If you could show off one of the ways you've used technology in your classroom, which one would it be?

Coming up in January I am running a section of our faculty inservice. I have a large chunk of time to use in any way I want. Part of my intro presentation will be demonstrating how teachers at my school (St. Johnsbury Academy) effectively use technology in their classrooms. In that same section I would also like to show off how teachers at other schools are using technology in their classrooms.

What should I present to my fellow faculty members? What's the coolest thing you've done?

Also -- if you had an hour to teach your faculty anything you want about instructional technology, what would you teach them?

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I really have liked filming my fourth grade students and uploading videos to TeacherTube and our blog (www.mrsheatonsclass1.blogspot.com). We started with the Everyday Math program and it has really helped students and parents review steps when they can watch a demonstration at home.
We've watched your videos on teachertube! We love seeing the demonstrations/tutorials by other kids our age. The students actually watch the demonstrations closer when done "on the big screen" than if they had a classroom peer showing the same thing live... Thanks! And I guess now I have to join teachertube and learn how to post video there.
One thing I'd like to brag about is my Dave's ESL Bot. I took Dr. Wallace's conception and repackaged it. Now students can talk with a "bot" without typing (which is hard for young students or any ESL student). Great conversations which can be printed and role played in class too. Just click Question or Replies at the bottom for endless fun talking to Dave.

Dave is going to die at the end of the month. I'm trying my darndest to keep him alive but unfortunately they are demanding a ransom's fee to keep him going in the future (75/mo) and I don't see anyone will to advertise for this cost.

I will come up with an alternative bot and will post for teachers. In the meantime, console Dave HERE.


Effective use of technology includes planning for effective use of the tools. I would spend the hour discussing how to incorporate technology tools into lessons/units that use constructivist theories or project-based learning all specifically tied to curriculum standards. I would find some GOOD examples of educational use of wikis and blogs and deconstruct the lesson so they can see HOW the tools changed the learning.

I would not give them a hour of Techie Tool Drool Fest (as much as we'd likely find that appealing, most educators would not). A lot of your faculty's receptiveness to technology integration is going to depend on the teachers' current teaching style. Putting a PowerPoint on a wiki and calling it tech integration does nothing to use the tool to change how kids are learning and surely doesn't constitute 21st century teaching IMHO. Your instructors who already are student-centered and more constructivist are going to adapt to the technology better than your sage on the stage types.
Check out what my class is up to here, have a look at student pages to see some of the ways we are using digital media to create real writing opportunities.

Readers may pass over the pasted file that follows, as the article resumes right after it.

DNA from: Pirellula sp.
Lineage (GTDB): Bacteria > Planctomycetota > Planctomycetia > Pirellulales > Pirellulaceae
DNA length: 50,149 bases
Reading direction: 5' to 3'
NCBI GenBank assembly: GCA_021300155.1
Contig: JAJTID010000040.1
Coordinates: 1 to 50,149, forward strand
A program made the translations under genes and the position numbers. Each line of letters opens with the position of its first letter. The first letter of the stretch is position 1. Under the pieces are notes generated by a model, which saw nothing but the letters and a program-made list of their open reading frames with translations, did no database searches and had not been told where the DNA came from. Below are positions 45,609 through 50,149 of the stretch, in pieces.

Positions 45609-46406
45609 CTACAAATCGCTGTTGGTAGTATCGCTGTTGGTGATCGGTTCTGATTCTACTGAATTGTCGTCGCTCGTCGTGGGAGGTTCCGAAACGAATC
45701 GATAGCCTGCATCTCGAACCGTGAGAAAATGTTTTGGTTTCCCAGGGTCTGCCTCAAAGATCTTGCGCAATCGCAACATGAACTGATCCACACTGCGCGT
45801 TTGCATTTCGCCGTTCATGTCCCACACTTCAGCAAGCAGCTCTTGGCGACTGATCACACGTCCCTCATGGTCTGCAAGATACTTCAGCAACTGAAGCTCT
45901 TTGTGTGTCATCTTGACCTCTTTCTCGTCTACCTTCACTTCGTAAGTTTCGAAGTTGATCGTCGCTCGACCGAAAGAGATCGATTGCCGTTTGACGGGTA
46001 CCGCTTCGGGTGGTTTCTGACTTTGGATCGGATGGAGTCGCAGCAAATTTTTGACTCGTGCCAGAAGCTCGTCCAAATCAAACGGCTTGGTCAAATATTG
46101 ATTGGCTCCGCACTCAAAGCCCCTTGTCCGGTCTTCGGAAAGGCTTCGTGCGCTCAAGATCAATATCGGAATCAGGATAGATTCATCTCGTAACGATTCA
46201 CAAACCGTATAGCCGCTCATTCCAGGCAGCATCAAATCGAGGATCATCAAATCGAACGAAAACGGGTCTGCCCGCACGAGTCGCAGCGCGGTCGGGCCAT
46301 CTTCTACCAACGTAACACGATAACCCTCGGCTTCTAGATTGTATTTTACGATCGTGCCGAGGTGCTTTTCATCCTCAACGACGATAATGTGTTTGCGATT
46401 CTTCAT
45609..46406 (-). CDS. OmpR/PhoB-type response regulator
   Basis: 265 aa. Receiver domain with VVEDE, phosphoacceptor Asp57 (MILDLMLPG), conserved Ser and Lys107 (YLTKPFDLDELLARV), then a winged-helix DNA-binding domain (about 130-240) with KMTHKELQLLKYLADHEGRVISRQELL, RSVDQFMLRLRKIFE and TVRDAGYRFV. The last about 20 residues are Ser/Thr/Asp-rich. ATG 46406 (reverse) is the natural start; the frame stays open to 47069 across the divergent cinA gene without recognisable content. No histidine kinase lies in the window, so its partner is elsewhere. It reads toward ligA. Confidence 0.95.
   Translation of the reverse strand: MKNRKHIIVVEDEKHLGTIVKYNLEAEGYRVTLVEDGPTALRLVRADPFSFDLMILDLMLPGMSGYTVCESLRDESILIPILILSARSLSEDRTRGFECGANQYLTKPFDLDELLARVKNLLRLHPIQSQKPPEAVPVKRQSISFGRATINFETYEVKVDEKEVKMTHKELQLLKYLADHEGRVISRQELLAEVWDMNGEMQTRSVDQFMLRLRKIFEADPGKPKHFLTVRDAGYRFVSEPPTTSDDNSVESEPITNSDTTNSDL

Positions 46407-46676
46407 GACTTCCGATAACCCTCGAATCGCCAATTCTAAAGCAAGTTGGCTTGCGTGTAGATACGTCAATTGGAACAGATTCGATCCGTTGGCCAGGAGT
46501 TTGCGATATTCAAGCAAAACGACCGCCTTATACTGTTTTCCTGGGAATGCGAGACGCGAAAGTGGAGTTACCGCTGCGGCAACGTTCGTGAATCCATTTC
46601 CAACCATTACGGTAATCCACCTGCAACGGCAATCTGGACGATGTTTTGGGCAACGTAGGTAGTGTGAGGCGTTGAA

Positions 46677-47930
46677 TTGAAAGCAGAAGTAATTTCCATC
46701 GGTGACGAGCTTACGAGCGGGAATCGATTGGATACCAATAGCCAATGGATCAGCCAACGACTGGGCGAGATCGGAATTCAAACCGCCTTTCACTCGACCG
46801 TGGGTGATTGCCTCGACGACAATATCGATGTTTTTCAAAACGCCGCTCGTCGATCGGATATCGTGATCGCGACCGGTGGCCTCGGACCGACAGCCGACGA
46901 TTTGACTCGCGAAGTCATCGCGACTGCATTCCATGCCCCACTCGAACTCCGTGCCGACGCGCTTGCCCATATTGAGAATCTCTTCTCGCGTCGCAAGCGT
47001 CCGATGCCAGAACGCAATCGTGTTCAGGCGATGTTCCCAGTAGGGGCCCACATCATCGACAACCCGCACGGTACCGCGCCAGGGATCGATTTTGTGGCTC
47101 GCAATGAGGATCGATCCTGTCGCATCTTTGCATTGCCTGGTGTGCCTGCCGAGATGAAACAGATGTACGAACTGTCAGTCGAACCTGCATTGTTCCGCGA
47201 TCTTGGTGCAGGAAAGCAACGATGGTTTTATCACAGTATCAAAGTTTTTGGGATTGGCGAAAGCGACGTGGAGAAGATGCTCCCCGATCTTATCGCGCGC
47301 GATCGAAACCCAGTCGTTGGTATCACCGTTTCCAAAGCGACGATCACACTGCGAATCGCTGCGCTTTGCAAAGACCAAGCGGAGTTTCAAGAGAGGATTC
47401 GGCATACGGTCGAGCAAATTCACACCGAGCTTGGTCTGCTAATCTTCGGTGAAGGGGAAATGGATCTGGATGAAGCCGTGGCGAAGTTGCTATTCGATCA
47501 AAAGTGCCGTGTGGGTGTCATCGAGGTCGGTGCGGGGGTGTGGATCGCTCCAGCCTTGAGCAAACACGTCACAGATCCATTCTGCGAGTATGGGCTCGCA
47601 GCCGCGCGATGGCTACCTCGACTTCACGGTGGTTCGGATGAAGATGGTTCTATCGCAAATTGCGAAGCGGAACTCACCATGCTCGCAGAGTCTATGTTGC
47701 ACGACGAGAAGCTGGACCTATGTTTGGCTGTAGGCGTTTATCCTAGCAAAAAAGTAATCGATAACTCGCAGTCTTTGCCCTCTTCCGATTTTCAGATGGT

Very cool stuff, Chris, and wonderful ideas by others, as well. I have one strategy. It's not very sexy, but students benefit and it is a real time-saver. I used the Microsoft Word "Replace" function to program in eighty or so canned responses with a quick teaching tool to place in bubble comments on students' word processing docs. They really read these comments, as they have to respond/revise accordingly. Of course, I also add on personalized comments. But this is a time-saver and effective. See if it works for you. http://penningtonpublishing.com/blog/grammar_mechanics/how-to-save-...
Mark, I will never be grading essays like you do but this seems like a brilliant idea!!
For Mark: You can also use the web browser Opera to save responses in the Notes features. It allows you to double-click comments into any field you can type in on the web. Wouldn't help for word docs, but it would work with Google Docs or wikis and blogs.

To respond to Chris' link... Personally, I'm a big fan of combining project-based learning with Web 2.0 tools. I use tools more for cooperative group activities rather than individual student posting sites. I started by having a class blog and individual student blogs, but the collaborative part didn't work as well when they all had individual sites. Collaboration can happen in the classroom as well as within the tech tool. The tools can be used to change how we're teaching as well as a handy place to post work.
You can try parentella.com as well.


un: Mr. Pencil
pw: demo

The above is a teacher account. If you'd like to see how a teacher's posts look like for parents, you can log in as a parent.

Parent demo account:

un: Judy Jetson
pw: demo

Only parents who are in the group will see the information. You can post documents, homework, pictures, etc.
Wow. I am impressed!
I am just starting out at a teacher credential program and our EDU422 class (Tech for Teaching) has used quite a few online tools, it is amazing what we can do now to enhance teaching and not have students falling a sleep because they are bored to death with the subject material.
Thanks for sharing your tech applications.
I would unconditionally introduce them to Google Apps, particualrly the Google Docs. I can't tell you how much this has changed the way I think about theaching, and how amazed co-workers are with what it can do, and the relative ease of use.

I have been documenting my use of Google Apps on my blog:



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